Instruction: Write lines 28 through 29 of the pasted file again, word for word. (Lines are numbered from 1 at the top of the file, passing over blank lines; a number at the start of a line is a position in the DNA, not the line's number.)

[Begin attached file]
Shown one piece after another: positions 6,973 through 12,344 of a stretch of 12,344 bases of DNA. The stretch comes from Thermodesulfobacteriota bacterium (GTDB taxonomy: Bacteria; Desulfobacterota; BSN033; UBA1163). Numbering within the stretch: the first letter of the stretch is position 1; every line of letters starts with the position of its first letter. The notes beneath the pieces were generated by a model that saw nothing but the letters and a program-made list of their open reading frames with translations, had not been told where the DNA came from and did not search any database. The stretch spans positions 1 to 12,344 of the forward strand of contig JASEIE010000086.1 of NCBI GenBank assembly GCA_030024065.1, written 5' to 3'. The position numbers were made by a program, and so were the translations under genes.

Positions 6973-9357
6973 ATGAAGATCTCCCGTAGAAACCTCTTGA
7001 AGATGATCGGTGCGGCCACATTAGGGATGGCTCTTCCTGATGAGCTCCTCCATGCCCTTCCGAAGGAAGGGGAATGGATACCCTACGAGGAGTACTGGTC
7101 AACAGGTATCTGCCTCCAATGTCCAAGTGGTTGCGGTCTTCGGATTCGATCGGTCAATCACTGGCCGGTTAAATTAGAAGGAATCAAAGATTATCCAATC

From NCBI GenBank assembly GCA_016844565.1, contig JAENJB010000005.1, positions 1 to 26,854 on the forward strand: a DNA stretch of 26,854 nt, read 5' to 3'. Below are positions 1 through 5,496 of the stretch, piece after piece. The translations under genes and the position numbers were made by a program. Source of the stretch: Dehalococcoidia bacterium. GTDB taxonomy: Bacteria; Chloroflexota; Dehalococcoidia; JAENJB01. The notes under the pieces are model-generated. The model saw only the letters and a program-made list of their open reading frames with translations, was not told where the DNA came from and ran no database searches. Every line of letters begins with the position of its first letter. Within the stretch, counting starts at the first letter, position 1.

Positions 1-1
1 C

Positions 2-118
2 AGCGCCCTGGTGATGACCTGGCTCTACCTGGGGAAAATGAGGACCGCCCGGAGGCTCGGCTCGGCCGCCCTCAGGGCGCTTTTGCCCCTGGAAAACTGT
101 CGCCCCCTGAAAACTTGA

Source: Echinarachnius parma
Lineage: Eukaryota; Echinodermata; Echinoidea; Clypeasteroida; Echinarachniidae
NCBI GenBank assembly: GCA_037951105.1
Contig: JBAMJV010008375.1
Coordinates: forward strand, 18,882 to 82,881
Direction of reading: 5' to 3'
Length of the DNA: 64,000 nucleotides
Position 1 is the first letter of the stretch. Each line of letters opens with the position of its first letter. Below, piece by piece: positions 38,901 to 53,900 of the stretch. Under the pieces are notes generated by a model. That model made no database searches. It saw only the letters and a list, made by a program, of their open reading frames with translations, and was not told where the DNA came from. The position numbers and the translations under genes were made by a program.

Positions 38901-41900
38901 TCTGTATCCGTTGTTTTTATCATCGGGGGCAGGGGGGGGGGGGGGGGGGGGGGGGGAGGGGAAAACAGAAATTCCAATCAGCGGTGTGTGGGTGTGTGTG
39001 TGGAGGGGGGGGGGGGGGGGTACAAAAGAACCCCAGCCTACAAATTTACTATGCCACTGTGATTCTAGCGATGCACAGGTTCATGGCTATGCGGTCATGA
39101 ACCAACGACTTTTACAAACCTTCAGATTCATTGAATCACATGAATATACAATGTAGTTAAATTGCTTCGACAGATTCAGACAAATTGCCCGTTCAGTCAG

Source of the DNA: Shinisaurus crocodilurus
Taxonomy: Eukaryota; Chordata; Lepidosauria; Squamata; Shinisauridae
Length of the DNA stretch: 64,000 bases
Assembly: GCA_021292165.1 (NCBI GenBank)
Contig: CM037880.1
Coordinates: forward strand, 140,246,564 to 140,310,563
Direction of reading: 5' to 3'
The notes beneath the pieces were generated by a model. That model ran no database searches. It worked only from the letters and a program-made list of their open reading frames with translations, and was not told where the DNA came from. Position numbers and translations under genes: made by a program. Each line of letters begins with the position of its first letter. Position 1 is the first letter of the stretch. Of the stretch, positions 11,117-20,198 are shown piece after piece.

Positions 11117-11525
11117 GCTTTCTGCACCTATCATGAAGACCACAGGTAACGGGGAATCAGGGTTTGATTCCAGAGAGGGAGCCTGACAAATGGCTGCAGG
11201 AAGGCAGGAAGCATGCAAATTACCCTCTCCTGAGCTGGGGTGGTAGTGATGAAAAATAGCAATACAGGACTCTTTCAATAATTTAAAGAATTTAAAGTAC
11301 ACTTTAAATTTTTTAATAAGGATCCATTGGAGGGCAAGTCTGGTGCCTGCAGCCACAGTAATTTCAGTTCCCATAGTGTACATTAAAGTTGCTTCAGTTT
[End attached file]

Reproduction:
Contig: CM037880.1
Coordinates: forward strand, 140,246,564 to 140,310,563